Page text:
Okay, okay. Toby and Kara were never actually the worst of enemies, but they weren’t the best of friends either.
Their relationship has steadily improved over the past couple of years, though. And one of the biggest positives of the lockdown is the way their bond has strengthened, despite being stuck in each other’s company 24/7.
The boys’ club
Once upon a time, there were three siblings – two boys and a girl – each separated by a gap of two years.
At first, they all seemed so different: the pre-schooler, the toddler and the baby. But after a while, the similarities between them began to grow. At five, three and one-year-old, they occupied completely different orbits. But by the time they were seven, five and three, you could see the bonds forming. (At least, you could when they weren’t fighting over the iPad.)
At this point, it was Isaac and Toby who shared the closest relationship. They were both boys. (Come to think of it, they still are, but anyway.) They both loved cars. And Lego. They were in primary school together. Meanwhile, Kara was toddling around at nursery. She was all about Frozen rather than Top Gear. And while she was both a tomboy and a girly-girl in equal measure, she was definitely not-a-boy.
There was Isaac and Toby. And there was Kara. Toby looked up to his brother and down on his sister. And while Kara had a solid relationship with Isaac, Toby was just … competition. As a result, our youngest two didn’t exactly see eye to eye. Good old-fashioned sibling rivalry.
The balance shifts
We started to notice a significant shift while we were away on our summer holiday two years ago. By this point, the kids were ten, eight and six. Isaac was about to start his final year of primary school. He was asserting his independence and starting to distance himself from his younger brother. At the same time, the 27-month gap between Toby and Kara was no longer quite as big a barrier as it once was.
During that holiday, the dynamic between the three was more balanced than it has ever been, either before or since. Toby still clung on to Isaac’s coat-tails but he and Kara also seemed more at ease in each other’s presence. Particularly when Isaac was off doing his own thing, Toby eased more into the role of Kara’s big brother. They even walked along the street holding hands and shared a giant pretzel together.
Another key tipping point occurred last September when Isaac moved to secondary school.
For three years, they had shared their weekday routine. Same location; same timings; same dress code.
Now, their paths have diverged. Toby and Kara are only just out of bed by the time Isaac leaves the house. While they still have a seven-minute walk to school, Isaac takes an hour to travel to Reading. They are home in the afternoon at least an hour before he is. His new uniform sets him apart too.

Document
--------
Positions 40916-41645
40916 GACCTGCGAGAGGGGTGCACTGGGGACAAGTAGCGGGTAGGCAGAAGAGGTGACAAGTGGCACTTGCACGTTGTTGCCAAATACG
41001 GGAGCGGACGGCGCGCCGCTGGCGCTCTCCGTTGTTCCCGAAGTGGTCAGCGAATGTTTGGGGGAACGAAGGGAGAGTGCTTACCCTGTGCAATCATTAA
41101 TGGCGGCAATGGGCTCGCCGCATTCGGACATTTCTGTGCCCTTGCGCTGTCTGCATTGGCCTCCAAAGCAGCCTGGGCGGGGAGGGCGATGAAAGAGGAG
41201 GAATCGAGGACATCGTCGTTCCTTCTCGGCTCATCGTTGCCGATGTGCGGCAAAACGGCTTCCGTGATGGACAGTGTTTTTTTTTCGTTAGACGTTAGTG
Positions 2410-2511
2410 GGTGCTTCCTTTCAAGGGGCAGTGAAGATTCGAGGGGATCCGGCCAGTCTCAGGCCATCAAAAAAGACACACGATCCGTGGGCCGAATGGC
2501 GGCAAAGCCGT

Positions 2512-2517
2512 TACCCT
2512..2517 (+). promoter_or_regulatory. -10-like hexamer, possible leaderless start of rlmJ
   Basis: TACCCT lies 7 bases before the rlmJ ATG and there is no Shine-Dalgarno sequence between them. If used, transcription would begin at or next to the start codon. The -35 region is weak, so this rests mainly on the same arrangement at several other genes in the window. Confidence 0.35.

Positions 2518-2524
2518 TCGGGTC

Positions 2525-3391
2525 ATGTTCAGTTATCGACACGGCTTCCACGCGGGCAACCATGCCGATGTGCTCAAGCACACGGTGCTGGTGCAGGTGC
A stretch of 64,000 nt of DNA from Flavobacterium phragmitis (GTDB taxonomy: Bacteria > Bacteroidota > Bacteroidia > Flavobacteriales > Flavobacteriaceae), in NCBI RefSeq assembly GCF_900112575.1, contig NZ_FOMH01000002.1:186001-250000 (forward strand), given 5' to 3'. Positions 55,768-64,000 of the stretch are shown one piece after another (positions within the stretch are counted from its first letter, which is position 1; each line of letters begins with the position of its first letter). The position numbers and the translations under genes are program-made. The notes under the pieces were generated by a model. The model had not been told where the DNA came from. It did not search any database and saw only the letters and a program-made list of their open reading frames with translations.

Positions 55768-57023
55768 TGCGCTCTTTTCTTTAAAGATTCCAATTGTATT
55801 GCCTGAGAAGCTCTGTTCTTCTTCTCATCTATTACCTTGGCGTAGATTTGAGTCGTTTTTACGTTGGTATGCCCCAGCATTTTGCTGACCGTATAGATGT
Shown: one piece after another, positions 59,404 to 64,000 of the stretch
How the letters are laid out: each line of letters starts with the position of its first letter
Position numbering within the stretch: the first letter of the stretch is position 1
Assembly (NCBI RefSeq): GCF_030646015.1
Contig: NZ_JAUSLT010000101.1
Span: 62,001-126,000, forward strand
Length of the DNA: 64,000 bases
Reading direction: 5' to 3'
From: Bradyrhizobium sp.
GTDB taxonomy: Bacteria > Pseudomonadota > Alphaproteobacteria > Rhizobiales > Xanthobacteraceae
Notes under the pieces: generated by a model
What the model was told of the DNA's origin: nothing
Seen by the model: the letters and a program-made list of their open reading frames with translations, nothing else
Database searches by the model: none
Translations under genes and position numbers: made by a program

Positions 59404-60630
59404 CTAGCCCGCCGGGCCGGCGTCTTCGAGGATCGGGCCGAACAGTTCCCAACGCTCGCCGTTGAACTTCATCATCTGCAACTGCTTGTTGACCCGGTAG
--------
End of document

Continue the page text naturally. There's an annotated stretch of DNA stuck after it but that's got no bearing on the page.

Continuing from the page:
As Isaac has moved on, it has served to emphasise Toby and Kara’s shared experiences. They talk about school, teachers and other kids. They share parents’ evenings and other events. 7:15-8:45 and 3:15-4:30 are Isaac-free times. It’s little wonder they have grown closer together. Their older brother is very much doing his own thing now. And the age gap between them is, in relative terms, smaller than ever.
Lockdown has separated Isaac …
The pandemic lockdown has confined the three siblings together for seven weeks now. One might think it would have brought them all closer together. In some respects, it has. But, in truth, it has reinforced the schism between Isaac and the other two.
Isaac has his own distinct daily rhythm. He has a set timetable. Every morning he disappears off to his room and logs into Microsoft Teams. He does his lessons, has calls with his classmates and emerges only briefly for lunch. From 8:30 until at least 3:00, he exists in his own bubble. Then, once his school day is over, he either goes out on a long bike ride or plays on the Xbox.
… And brought Toby and Kara closer
Meanwhile, Toby and Kara, no longer in different classrooms, spend their day in each other’s company. They study companionably together in the living room or in the semi-permanent den in Toby’s bedroom. Toby really looks out for Kara and she – usually fiercely independent – responds positively to that. They have even slept together in the den almost every night for the past three weeks.
More than that, though, Kara used to spend most of her non-school time away at gym, Brownies or martial arts. But now those activities are restricted to shorter Zoom sessions at home, she is a more integral part of our family evenings. That means more opportunities to play games, watch films or read together. Which, in turn, equals more bonding time with both boys, but particularly Toby. Where Isaac goes off on solo bike rides, Toby and Kara go out together with me or do something else themselves. That stronger bond is crucial in the absence of face-to-face time with other friends.
The net result is that lockdown has emphasised the gap between our eldest and his two siblings. And at the same time, it has pushed Toby and Kara closer together.
Lockdown has brought moments when we have all needed to escape from each other for a while. But it has also offered some unexpected delights. What used to be our most challenging sibling pairing has blossomed into the most harmonious. Long may it continue.